An interview by Lucie Fitton, Head of Learning and Participation, with Lilian Cooper.

April 20, 2018

Working with children with special educational needs and disabilities (SEND) is a broad and complex challenge. There is no one-size-fits-all solution, and this is compounded when creativity, with its inherent invitation to originality, comes in to play. This emphasis on individuality, though, is precisely why children with Autism Spectrum Disorder (ASD) can thrive through the kind of learning and engagement that cultural organisations offer, provided the relationship is intelligently and insightfully approached. I’ve been talking to someone in the know about how it’s done.

Hi, tell us a bit about yourself and your school?

Hello, I'm Lilian Cooper, the Leader of the ASD Additionally Resourced Provision (ARP) committee at Hatfeild Primary School in Merton, South London. This is specialist provision for 14 pupils aged 5 – 11, all with a primary special need of autism.

Is it usual for schools to have additional provision for pupils with special educational needs and disabilities?

Rather than separate ‘SEND schools’, it's an increasingly common model for schools to have a separate centre for pupils with SEND who are not succeeding within mainstream provision. This means that we can make sure there is inclusion within the mainstream classes for our children where it is meaningful and beneficial. Their difficulty tends not to be with learning itself, but with learning in an often overwhelming or confusing mainstream environment.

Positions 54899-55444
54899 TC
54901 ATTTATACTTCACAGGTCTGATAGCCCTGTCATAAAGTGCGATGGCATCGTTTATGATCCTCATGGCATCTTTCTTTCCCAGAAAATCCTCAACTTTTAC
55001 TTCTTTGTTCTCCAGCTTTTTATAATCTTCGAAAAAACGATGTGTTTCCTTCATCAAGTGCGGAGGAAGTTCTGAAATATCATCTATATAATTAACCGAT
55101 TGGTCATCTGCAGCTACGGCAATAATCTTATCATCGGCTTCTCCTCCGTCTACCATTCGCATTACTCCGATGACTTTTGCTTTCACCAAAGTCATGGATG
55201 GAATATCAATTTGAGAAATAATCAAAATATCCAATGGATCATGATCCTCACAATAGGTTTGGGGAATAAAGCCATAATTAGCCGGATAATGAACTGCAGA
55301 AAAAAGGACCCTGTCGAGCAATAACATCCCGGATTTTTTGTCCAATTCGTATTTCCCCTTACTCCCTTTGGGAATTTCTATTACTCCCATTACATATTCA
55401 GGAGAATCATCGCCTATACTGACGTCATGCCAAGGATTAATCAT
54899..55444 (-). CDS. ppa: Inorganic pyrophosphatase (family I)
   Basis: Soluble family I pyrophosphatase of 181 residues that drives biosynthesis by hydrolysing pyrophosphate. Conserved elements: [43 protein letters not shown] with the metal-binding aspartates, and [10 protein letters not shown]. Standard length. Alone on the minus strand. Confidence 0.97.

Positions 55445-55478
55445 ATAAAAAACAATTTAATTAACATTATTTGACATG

How do you work with creative organisations?

It tends to be the case that I have developed a project then found a creative partner to get involved. I’ve never been approached by an arts organisation. This may be because we have a separate SEND Coordinator for pupils with SEND in the mainstream provision, and often the offer does not filter out to us in the ARP. The mainstream provision from arts and cultural organisations is sometimes extended to our pupils, but they have very specific needs that these activities cannot always inherently meet. For many children with autism, if the purpose of an activity is not obvious, it can be very difficult for them to engage, especially if this is a diversion from their usual routine.

What is the advice you would give to arts and cultural organisations looking to work with pupils with an ASD?

This is a big task and a complex challenge, but there are certainly a handful of actions to consider that can make a real difference to the impact of the work.

1. Coming to us

All the work we do is designed to develop the coping skills of our pupils socially, personally and in their learning, so that they can become confident and capable individuals. An important factor to recognise is the impact of anxiety on children’s ability to engage and participate in learning activities. For many of our children, changing the timetable to take them to a new environment, possibly via public transport, and to then work with strangers, presents a variety of challenges before they have even started to engage in the creative activity. By coming into our environment to work with the children, you enable them to focus on and enjoy the new work presented to them.